Earlier this year there were details released about Operation Night Dragon.
Mandiant released its second M-Trends report ("when prevention fails"), also mentioned on Businesswire. There were also some new, interesting "State of the Hack" and "Fresh Prints of Malware" presentations.
And most recently, there was lots of news about the "Operation Shady RAT".
Read Ira Winkler's article about it and make your own opinion.
I'd like to cite one paragraph of it:
"This is the root of the problem with how security vendors are dealing with the chronic issue of APT. They treat their customers' misery as their own intellectual property. Companies that investigate APT-related attacks rarely share their findings. They don't exchange information about the most recent malware obfuscation techniques, the best methods to identify compromised systems, the newest malware signatures, etc. Instead, they keep most of the information to themselves and treat it as a competitive advantage. What sharing there is falls far short of what would be required to encourage a robust response capability."So what are Indicators of Compromise (IOCs) good for? Well, if they only get used by one security company, they can't reach the full potential.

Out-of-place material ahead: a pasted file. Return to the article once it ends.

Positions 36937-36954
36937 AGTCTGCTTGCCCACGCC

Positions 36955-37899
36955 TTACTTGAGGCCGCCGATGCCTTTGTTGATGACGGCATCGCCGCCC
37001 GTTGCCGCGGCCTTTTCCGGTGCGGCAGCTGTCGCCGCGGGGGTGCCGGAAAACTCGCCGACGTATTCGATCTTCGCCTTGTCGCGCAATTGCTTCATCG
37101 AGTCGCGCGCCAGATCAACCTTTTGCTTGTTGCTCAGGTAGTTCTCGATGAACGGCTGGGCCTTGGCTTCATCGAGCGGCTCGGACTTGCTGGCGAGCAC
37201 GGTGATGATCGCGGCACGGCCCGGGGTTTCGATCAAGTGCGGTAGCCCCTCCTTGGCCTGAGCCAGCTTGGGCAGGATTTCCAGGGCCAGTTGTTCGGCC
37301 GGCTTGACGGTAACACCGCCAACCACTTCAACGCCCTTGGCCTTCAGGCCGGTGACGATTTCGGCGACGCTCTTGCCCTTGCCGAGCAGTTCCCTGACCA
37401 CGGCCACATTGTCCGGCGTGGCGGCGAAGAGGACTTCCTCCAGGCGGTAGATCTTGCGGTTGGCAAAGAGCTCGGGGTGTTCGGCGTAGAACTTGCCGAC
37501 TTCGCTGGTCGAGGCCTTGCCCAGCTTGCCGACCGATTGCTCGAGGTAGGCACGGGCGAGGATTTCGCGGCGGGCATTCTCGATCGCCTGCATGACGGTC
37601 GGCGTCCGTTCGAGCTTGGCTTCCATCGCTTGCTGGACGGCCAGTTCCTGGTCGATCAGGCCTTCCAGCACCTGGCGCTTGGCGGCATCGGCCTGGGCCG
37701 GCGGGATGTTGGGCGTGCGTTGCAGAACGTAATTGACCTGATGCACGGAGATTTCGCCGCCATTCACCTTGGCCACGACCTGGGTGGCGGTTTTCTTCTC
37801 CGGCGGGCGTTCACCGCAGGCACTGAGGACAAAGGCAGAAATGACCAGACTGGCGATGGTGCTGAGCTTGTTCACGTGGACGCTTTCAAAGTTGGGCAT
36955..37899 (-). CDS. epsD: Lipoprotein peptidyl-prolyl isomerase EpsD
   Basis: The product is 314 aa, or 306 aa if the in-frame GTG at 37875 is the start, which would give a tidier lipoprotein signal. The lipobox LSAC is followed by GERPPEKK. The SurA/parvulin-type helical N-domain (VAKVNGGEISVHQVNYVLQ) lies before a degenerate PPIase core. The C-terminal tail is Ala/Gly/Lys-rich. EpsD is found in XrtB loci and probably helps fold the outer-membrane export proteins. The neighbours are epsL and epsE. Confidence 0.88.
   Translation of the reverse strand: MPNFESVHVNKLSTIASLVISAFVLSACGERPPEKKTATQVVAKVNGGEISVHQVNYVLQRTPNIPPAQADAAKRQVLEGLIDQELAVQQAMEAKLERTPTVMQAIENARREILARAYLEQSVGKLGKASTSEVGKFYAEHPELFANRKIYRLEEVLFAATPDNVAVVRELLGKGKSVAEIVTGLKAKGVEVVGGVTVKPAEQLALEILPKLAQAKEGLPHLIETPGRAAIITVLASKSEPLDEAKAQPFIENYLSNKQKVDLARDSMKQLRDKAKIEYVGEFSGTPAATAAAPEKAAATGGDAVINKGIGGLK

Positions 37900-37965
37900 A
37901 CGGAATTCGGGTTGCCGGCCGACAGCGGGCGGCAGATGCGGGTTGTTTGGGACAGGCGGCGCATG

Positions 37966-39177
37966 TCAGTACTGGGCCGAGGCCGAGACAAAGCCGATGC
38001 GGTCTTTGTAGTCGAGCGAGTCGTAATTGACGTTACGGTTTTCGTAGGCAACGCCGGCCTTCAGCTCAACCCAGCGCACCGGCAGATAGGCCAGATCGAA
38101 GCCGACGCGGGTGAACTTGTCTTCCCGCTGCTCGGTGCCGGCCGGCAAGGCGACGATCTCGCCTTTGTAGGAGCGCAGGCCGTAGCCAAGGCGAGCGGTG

Or are IOCs widely used and shared and I just don't know about it? Please let me know.
And then there's yet another interesting paper linked in there, which I've previously found, but haven't fully read yet.
"Far more information about this sort of thing came out in 2009, when The US-China Economic and Security Review Commission released a Northrop Grumman-prepared report called "Capability of the People's Republic of China to Conduct Cyber Warfare and Computer Network Exploitation". That paper is infinitely more informative than anything that any security company has been willing to disclose."Well, now it's time to read it. (before it gets too outdated)